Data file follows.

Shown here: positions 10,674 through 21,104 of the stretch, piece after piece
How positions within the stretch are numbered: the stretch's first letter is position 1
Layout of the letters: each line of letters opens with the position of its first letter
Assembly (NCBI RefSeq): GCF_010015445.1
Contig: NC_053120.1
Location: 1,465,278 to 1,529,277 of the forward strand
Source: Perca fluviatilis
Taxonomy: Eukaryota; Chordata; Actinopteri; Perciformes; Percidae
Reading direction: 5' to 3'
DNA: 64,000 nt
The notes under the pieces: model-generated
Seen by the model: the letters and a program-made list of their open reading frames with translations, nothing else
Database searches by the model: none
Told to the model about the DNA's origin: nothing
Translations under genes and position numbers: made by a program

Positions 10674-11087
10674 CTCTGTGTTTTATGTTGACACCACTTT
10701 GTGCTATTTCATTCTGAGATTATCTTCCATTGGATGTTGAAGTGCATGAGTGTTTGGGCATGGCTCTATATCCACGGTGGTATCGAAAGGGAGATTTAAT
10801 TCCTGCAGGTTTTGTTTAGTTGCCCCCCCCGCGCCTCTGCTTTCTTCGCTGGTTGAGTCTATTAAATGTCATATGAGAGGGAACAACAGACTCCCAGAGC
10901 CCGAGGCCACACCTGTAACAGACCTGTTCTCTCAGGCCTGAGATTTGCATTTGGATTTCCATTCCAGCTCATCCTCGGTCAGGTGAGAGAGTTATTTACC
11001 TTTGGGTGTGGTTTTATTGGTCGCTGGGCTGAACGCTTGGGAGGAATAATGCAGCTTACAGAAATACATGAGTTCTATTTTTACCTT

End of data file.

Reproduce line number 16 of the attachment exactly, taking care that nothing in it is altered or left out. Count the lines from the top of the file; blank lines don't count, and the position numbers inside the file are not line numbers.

Positions 10674-11087